The twelve steps.Originally founded by Alcoholics Anonymous, this is the spiritual foundation for personal recovery from the effects of alcoholism, not only for alcoholics but also for their friends and family in Al-Anon family groups.
Lots of members of 12-step recovery programs.found that these steps were not just a way to stop drinking, but they became a guide to a new way of life.
While 12-stage meetings are the “community part” of mutual self-help groups,.The twelve steps themselves are the essence of the actual program. They are the directions that provide members with a path that leads to permanent sobriety and a drug-free lifestyle...
As explained in Chapter 5 “How It Works” in the book Anonymous alcoholicsThe Steps provide a suggested recovery program that has worked for the early AA members and has worked for many others regardless of their drug or behavior over the years.
The twelve steps
Here are the 12 steps. You can also examine them in depth and how others have applied the principles in their lives and gained insight, experience, strength, and hope.
Step 1: honesty
After many years of refusal, recovery can begin with a simple admission of powerlessness over alcohol – for alcoholics and their friends and family.
Step 2: belief
It seems to be a spiritual truth that before a higher force begins to work one must first believe that this is possible.
Step 3: pass
A life of turmoil can come to a screeching standstill and change forever by making a simple decision to hand everything over to a higher power.
Step 4: Soul Search
There is a saying in the 12-step programs that recovery is a process, not an event. Same goes for this step – more is sure to be revealed.
Step 5: integrity
Step 5 is probably the most difficult of all steps, and it also offers the greatest opportunity for growth.
Step 6: acceptance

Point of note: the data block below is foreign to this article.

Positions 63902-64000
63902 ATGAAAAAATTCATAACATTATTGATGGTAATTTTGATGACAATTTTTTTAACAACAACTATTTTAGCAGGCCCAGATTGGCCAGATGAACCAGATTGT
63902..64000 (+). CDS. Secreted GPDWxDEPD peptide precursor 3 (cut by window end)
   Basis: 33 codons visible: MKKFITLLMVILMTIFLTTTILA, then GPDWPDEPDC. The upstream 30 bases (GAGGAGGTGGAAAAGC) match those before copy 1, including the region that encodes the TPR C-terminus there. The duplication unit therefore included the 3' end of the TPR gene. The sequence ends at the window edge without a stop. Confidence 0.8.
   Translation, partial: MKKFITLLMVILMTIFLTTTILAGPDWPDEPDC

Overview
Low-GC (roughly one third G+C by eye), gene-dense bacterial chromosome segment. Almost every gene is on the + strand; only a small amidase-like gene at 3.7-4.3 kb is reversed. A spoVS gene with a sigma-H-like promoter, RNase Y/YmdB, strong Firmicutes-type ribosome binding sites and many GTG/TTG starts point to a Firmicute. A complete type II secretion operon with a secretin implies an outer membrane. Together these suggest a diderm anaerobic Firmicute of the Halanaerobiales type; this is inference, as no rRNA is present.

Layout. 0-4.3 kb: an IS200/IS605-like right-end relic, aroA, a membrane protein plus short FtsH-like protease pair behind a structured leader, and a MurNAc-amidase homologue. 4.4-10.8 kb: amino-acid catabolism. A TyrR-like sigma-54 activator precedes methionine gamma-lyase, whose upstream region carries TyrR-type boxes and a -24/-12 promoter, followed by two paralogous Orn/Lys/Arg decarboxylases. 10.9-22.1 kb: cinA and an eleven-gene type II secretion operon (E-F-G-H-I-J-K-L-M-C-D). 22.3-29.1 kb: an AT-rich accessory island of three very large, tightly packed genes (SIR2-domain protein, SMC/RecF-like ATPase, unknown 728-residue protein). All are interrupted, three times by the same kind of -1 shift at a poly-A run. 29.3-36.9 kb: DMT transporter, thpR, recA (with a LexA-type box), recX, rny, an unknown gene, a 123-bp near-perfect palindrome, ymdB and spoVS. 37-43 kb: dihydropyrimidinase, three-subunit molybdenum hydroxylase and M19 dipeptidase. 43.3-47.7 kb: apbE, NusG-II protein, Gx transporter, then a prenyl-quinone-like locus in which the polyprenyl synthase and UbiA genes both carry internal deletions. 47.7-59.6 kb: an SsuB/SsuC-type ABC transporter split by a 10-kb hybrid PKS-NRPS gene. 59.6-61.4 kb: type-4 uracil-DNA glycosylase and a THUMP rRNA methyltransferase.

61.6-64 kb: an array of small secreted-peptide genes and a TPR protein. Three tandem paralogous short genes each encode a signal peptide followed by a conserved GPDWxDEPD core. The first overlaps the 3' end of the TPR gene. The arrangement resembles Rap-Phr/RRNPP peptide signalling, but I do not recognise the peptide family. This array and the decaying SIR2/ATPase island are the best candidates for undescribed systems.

The key to step 6 is acceptance – accepting character defects for what they are and being completely ready to let go of them.
Step 7: humility
The spiritual focus of step 7 is humility and calls upon a higher power to do something that cannot be done by willfulness or sheer determination.
Step 8: readiness
It may sound easy to make a list of victims before you recover. Being willing to actually make these changes is the hard part.
Step 9: forgiveness
Making amends may seem like a bitter pill to swallow, but for those serious about recovery, it can be great medicine for the mind and spirit.
Step 10: maintenance
Nobody likes to admit to being wrong. But it is absolutely necessary to maintain spiritual progress in recovery.
Step 11: get in touch
The purpose of step 11 is to discover the plan that God (as you understand him) has for your life.
Step 12: service
For those in recovery programs, practicing step 12 is simply “how it works”.
You can also read about the Twelve Traditions, spiritual principles that 12-step support groups focus on their primary purpose.
If you or a loved one is struggling with substance use or addiction problems, contact the National Substance Abuse and Mental Health Authority (SAMHSA) helpline at 1-800-662-4357 Information about support and treatment facilities in your area.
You can find more mental health resources in our National Helpline Database.